Germany′s Greens seek stronger national presence | Germany| News and in-depth reporting from Berlin and beyond | DW | 23.11.2014
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Germany's Greens seek stronger national presence

Though successful in state elections, Germany's Green Party cuts a weak figure in the Bundestag. The Greens' conference in Hamburg showed unity, despite internal differences regarding the party's future course.

Though successful in state elections, Germany's Green Party cuts a weak figure in the Bundestag. The Greens' conference in Hamburg showed unity, despite internal differences regarding the party's future course.

For the Greens, 2014 is ending much better than it began. At the beginning of the year, the party was still suffering a hangover stemming from Bundestag election losses. The party has since picked itself back up.

"The period of mourning is over," Cem Özdemir, the party's co-chairperson, said Friday, at the beginning of the three-day party conference in Hamburg.

The Greens are looking to build on their success in state elections. The Greens, participants now in seven state government coalitions, will soon participate join an eighth as part of the first red-red-green coalition in Thuringia under a Left Party state premier.

"Our goal is also to build on these election results nationwide," Özdemir said, warning his party against too much self-criticism. "Let's remain calm."

In his speech, Özdemir sharply criticized the government's climate politics, saying their refusal to shut off polluters like old coal power plants is "a sabotage of German climate goals." The balanced budget from Finance Minister Wolfgang Schäuble ends not with a black zero "but a black hole," Özdemir said.

The 800 delegates have debated themes such as climate and animal protection, a humane refugee policy and the foreign crises in Ukraine, Syria and Iraq. As guests, they invited the chairman of the Central Council of the Yazidis, Telim Tolan, and the Indian globalization critic Vandada Shiva.

Bundesparteitag der Grünen in Hamburg Özdemir 21.11.2014

Cem Özdemir, chairman of Germany's Green Party, is looking to translate his party's success in state elections to the federal level

Shooting at one's own goal

Unlike in the states, the party, which in 2013 received a meager 8.4 percent of the vote, does not cut a good figure in Berlin. It is the smallest national opposition party in the lower house of parliament, the Bundestag.

In the shadow of a the "grand coalition" government with a large parliamentary majority, Green Party representatives can make their opposition to government policies known but have little power to change them. The party has also come under criticism for prolonged navel-gazing rather than addressing what it regards as its core issues, namely the environment, climate and human rights.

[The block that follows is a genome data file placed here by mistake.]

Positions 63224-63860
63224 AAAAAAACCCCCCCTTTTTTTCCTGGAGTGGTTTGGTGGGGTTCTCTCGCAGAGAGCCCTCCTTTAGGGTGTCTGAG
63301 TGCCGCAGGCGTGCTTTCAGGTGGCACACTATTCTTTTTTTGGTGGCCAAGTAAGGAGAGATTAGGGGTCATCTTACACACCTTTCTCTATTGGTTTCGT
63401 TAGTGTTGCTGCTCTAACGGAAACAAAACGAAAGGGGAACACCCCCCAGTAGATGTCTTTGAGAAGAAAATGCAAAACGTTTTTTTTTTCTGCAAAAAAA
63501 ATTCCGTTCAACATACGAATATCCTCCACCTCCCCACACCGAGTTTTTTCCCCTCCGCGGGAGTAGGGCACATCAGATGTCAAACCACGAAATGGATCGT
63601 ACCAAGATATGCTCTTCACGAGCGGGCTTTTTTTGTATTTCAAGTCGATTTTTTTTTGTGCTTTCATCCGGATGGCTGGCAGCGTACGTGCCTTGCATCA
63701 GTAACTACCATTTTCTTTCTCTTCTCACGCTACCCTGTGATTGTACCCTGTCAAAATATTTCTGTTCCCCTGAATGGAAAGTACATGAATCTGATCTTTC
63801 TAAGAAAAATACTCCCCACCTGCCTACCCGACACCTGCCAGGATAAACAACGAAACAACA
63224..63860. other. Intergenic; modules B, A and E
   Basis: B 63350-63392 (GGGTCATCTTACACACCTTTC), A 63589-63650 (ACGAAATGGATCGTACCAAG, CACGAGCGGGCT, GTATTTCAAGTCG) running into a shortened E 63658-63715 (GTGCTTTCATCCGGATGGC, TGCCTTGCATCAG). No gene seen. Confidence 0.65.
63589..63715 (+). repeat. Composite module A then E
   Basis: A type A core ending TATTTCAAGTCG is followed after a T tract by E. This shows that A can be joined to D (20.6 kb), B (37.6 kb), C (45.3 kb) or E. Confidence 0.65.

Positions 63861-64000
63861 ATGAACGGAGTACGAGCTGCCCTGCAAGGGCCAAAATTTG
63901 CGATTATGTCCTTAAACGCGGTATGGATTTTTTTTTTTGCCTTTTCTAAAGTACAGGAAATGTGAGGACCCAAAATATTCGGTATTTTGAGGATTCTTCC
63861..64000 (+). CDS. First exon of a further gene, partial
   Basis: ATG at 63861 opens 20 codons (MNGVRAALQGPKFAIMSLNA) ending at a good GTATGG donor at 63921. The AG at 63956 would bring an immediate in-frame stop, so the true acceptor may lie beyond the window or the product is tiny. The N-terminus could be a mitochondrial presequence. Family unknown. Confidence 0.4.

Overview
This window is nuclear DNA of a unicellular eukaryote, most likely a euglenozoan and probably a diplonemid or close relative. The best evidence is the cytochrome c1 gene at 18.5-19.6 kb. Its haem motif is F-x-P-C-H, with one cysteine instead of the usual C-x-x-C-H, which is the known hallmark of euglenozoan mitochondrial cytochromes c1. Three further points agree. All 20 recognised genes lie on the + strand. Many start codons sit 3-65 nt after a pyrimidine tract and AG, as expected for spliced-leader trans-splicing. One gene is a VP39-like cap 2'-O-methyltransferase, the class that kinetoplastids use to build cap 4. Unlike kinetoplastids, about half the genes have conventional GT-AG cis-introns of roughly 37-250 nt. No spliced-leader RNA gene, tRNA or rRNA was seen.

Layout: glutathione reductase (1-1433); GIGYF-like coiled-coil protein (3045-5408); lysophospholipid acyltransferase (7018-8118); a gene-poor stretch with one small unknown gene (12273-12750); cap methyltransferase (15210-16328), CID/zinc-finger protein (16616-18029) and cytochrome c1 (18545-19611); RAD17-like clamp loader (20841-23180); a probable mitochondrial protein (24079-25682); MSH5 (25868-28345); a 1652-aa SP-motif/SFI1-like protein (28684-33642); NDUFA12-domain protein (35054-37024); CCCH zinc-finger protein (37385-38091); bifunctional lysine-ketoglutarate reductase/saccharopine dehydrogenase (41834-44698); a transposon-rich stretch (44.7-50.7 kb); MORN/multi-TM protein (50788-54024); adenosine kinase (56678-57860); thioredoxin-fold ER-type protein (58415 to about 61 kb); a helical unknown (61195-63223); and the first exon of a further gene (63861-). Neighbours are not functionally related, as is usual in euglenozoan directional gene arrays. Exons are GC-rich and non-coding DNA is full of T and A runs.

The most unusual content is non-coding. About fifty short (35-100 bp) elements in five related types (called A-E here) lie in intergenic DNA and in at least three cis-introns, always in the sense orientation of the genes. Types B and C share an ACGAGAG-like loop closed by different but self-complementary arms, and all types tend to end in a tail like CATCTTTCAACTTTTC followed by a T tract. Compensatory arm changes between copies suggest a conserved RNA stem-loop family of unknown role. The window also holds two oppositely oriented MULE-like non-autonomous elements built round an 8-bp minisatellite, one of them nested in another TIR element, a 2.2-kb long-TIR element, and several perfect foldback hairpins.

The two party heads, Özdemir and Simone Peter, are said to have a difficult relationship and members of the party base have expressed doubt in the pair's leadership, despite being elected to the positions just a year ago. There are also substantive differences, whether regarding arms delivery to the Kurdish peshmerga in northern Iraq or the tightening of asylum laws, which the ruling green-red coalition in Baden-Württemburg agreed on, to the dismay of many Greens in other parts of the country.

Symbolbild Windkraftwerk Kohlekraftwerk

The Greens are hoping to get back to their core issues of the environment, climate protection and human rights

Good advice for the voters

The lack of unity is the party's Achilles heel. To this end, the Greens vowed after the election to no longer make themselves vulnerable. The cause of this decision was the unsuccessful "Veggie Day" campaign in which they promoted making one day of the week meat free. The Greens would have liked to have instituted at public cafeterias all over the country, until unnerved voters responded that they would like to decide for themselves whether they would prefer a pepperoni pizza or one with vegetables.

Bundesparteitag der Grünen

The final day of the Green Party conference wraps up Sunday in Hamburg

Later, the party ruefully conceded that they had scared off and patronized people not only with Veggie Day but also with call for higher taxes. First they wanted to take the meat from people's bread and then they went for the butter as well, as one Green Party leader summed up the disaster. The Greens are still fighting against the image of being an invasive, know-it-all party with its own prescriptions for all of life's problems.

Convince, don't convert

A proposal on the party's future course was hotly debated before the conference. The Greens have become an integral part of German society, according to chairman of the Hessian delegation Mathias Wagner, adding that some in the party were apparently afraid of gaining too much influence.

"Some seemed genuinely afraid of their own positions having a majority appeal in society," said Wagner, in whose state the Greens rule with the center-right Christian Democratic Union. At the federal level, the Greens have to aim to once again become part of a governing coalition. Wagner added that the party needs to do away with a mentality of battling against society; citizens wanted to be "convinced but not converted."

The proposal was so disliked by the federal executive board, that it put together a counter proposal. The desired goal here also was to become part of the governing coalition by 2017. A redefinition of the party's course, however, would not be necessary.

"We need no navel-gazing or mutual reprimands," the proposal said. At the beginning of the party conference, the two proposals were blended into a single draft so both groups of Greens could prevent the fight over the party's future from overshadowing the meeting.

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